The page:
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Bangladesh-Uzbek Officials to Discuss Cotton Trade

Monday 30 April 2012

DHAKA (Fibre2fashion) – A team of Bangladesh Government officials and businessmen, led by Commerce Secretary Md. Ghulam Hussain, will visit Uzbekistan next month to discuss import of cotton from the CIS country.

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The Government’s overall cotton policy is still aimed at maintaining stable production, and improving quality and fibre characteristics. As of today all state farms have been privatized and reorganized into private farms.
In spite of implementing structural reforms in the agricultural sector, the government still maintains tight control over all aspects of production including planted area, production targets, prices, inputs, procurement and marketing of nearly all of the cotton in Uzbekistan. The local ginning industry has made some improvements in their ginning technology, and as a result ginned lint has less trash content than in the past. About 80-85% of all produced lint is of higher grades with strict and good middling, and the volume of lower grades has decreased.
The cotton ginning industry nevertheless is one of several sectors of the country’s economy where new investments are needed.

The officials will attend the first ever meeting of Bangladesh-Uzbekistan Joint Working Commission for Trade and Economic Cooperation, scheduled to take place in Tashkent from May 5-8, 2012.

At the meeting, import of Uzbekistan cotton by Bangladesh is likely to feature prominently in the discussions.

Steps to further boost exports of Bangladeshi readymade garments (RMG) to Uzbekistan may also be discussed.

During last Bangladeshi fiscal year, the country’s total exports to Uzbekistan were worth US $2.58 million, as pert the data of the Export Promotion Bureau. As in the past few years, China, Bangladesh and Russia are still the major buyers of the Uzbek otton.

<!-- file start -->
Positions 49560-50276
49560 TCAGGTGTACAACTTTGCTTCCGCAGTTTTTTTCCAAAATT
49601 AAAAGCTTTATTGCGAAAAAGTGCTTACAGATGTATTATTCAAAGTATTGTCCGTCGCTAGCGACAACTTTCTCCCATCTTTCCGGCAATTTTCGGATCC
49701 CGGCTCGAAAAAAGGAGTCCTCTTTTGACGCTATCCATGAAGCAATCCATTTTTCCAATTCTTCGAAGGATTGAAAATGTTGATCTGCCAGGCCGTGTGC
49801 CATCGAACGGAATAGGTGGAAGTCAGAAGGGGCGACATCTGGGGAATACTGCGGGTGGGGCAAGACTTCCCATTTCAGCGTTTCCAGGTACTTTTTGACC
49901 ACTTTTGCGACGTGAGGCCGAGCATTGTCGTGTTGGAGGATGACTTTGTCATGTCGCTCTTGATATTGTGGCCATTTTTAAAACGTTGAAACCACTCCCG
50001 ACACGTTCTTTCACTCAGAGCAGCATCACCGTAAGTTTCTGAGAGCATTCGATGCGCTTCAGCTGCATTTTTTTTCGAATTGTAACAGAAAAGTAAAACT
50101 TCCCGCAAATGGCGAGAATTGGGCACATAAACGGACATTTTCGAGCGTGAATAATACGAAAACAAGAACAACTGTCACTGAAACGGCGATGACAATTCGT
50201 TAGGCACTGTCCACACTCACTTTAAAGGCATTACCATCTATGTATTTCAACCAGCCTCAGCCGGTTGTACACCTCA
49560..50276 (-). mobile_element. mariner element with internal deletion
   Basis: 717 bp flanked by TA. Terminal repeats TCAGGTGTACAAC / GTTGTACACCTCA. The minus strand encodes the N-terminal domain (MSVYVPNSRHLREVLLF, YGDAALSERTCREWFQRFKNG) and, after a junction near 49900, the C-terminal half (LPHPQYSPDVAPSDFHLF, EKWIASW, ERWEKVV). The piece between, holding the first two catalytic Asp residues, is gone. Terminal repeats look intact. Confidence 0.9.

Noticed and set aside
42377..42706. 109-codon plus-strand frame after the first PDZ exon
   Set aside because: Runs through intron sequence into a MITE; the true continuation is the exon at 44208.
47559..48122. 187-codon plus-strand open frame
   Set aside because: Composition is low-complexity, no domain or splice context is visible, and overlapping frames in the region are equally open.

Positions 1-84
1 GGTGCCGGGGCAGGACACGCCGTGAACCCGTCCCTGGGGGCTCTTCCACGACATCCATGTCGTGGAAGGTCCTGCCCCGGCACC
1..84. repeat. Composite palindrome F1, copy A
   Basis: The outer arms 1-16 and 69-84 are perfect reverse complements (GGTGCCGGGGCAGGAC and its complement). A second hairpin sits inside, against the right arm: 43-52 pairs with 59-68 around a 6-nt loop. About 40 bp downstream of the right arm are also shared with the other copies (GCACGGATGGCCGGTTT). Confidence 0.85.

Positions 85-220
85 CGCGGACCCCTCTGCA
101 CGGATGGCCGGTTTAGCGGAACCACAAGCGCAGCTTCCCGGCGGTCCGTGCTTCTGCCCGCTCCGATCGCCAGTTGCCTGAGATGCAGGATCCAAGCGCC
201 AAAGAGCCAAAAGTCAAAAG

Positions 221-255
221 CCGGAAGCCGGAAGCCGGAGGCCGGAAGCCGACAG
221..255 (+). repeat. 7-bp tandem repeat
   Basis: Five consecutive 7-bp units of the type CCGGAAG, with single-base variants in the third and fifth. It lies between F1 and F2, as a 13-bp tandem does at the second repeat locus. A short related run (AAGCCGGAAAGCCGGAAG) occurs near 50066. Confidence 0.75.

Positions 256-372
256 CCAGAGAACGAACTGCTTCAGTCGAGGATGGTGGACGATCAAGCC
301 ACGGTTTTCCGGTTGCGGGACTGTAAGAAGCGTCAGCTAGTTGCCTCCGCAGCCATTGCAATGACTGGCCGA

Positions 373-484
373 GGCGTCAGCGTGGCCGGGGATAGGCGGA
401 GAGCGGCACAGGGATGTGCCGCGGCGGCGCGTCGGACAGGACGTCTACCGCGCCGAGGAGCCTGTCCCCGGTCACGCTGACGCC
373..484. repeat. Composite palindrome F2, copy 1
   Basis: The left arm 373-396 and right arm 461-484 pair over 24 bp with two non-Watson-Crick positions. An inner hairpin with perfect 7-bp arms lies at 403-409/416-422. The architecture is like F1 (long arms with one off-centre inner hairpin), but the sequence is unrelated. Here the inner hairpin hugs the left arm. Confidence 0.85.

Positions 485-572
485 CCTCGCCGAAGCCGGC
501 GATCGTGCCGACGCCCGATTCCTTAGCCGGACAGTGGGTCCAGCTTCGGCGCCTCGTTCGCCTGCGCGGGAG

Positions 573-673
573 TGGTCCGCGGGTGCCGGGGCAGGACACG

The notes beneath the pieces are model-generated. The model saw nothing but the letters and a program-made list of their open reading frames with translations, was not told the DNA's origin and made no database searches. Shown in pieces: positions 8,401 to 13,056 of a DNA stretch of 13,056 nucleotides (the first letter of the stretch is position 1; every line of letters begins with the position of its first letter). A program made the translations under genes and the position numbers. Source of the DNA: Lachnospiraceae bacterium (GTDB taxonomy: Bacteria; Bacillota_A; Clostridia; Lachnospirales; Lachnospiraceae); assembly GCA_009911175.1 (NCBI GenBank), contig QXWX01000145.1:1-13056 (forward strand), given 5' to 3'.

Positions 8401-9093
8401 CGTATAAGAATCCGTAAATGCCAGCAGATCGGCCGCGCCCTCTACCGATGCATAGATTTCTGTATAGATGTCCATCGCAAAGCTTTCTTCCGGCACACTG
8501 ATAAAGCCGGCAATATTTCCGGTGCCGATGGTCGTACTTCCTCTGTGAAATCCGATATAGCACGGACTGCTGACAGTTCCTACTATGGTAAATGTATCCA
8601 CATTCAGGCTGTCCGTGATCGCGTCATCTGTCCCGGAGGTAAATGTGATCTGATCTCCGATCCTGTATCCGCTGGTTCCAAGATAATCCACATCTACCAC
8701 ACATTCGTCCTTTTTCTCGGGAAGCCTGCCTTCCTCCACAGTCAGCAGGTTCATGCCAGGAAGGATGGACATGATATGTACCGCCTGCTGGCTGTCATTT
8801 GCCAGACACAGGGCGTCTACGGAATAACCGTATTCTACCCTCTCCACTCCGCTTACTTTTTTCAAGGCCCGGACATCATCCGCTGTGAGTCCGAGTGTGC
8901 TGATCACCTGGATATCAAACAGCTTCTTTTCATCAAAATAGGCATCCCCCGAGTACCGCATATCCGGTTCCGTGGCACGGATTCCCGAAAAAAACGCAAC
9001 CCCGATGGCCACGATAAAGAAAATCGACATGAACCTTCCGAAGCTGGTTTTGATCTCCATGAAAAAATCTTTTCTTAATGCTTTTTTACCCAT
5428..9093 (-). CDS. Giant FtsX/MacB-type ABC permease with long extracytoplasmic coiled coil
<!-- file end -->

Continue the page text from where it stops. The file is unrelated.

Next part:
The government of Uzbekistan still maintains tight control over all aspects of cotton production, including plantation area, production targets, prices, inputs, procurement and marketing. Despite government efforts to modernize in recent years, Uzbekistan’s cotton ginning industry still consists of predominantly older gins, however due to improving profitability, spinning and weaving industries have invested heavily in new equipment and renovations of existing equipment in recent years. Both domestic and export demand, particularly for cotton yarn, has marginally increased in the past 3-4 years. The textile mills are trying to pursue quality improvements and production diversification to include more value-added products, rather than continuing with low-value yarn based exports. Most mills now understand that they need to be extremely competitive in order to remain active in the shrinking global market. Currently, there are more than 45 joint ventures established in the textile industry with partners from Turkey, Germany, South Korea, Japan and Switzerland. As of 2011, foreign investments in the textile industry exceeded $1.2 billion. The main products produced and exported by textile mills are cotton yarn, gray fabrics and some textile garments.

There are absolutely no changes in the mechanism of cotton exports which still remain under centralized state control.

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